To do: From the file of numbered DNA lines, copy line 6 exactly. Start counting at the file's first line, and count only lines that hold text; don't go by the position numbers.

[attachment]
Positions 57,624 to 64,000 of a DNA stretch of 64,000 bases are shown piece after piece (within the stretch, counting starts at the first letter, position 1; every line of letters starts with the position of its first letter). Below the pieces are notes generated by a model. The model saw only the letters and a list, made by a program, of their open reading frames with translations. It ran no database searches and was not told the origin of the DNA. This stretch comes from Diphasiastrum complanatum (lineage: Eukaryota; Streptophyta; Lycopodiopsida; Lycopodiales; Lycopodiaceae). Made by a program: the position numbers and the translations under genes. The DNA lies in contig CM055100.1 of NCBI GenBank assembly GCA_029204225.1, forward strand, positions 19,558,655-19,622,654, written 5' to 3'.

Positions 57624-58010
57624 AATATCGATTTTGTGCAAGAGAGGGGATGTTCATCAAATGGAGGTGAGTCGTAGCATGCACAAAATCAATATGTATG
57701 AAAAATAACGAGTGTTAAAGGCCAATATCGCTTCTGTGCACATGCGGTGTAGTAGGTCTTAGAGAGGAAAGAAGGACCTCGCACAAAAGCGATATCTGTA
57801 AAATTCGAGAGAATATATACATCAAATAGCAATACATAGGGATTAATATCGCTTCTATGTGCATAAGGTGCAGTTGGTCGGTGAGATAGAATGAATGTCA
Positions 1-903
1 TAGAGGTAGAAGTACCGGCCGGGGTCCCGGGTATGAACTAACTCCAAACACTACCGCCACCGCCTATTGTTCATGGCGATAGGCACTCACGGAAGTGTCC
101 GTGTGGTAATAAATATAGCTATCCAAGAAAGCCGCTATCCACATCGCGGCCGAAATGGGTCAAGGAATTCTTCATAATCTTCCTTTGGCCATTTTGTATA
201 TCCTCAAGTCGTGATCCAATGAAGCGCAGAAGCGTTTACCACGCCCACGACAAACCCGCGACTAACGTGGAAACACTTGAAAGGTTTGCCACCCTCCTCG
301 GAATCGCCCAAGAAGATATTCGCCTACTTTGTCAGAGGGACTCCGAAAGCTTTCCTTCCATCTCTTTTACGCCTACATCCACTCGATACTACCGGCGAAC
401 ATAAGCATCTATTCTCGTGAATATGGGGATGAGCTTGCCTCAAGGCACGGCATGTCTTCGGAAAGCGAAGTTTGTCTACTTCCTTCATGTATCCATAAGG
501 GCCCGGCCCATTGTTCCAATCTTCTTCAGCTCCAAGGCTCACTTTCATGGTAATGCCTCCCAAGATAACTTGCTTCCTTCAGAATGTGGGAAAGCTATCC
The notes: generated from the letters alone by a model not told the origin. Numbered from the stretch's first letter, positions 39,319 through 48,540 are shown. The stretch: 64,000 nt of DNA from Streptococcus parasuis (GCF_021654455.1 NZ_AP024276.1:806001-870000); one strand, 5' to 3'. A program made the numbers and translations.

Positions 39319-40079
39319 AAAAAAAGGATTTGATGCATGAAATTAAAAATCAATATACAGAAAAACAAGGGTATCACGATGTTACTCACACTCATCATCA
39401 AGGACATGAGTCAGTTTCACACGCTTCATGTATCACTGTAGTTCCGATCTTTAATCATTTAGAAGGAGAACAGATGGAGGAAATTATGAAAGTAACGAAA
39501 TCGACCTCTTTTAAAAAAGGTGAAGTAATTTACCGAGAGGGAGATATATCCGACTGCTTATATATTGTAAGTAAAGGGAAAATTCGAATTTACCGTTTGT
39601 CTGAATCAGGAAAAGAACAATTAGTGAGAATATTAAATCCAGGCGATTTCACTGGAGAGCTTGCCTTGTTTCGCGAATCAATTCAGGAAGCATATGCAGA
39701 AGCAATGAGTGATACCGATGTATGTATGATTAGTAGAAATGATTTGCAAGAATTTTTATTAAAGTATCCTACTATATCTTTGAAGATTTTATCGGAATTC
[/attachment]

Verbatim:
Positions 1-903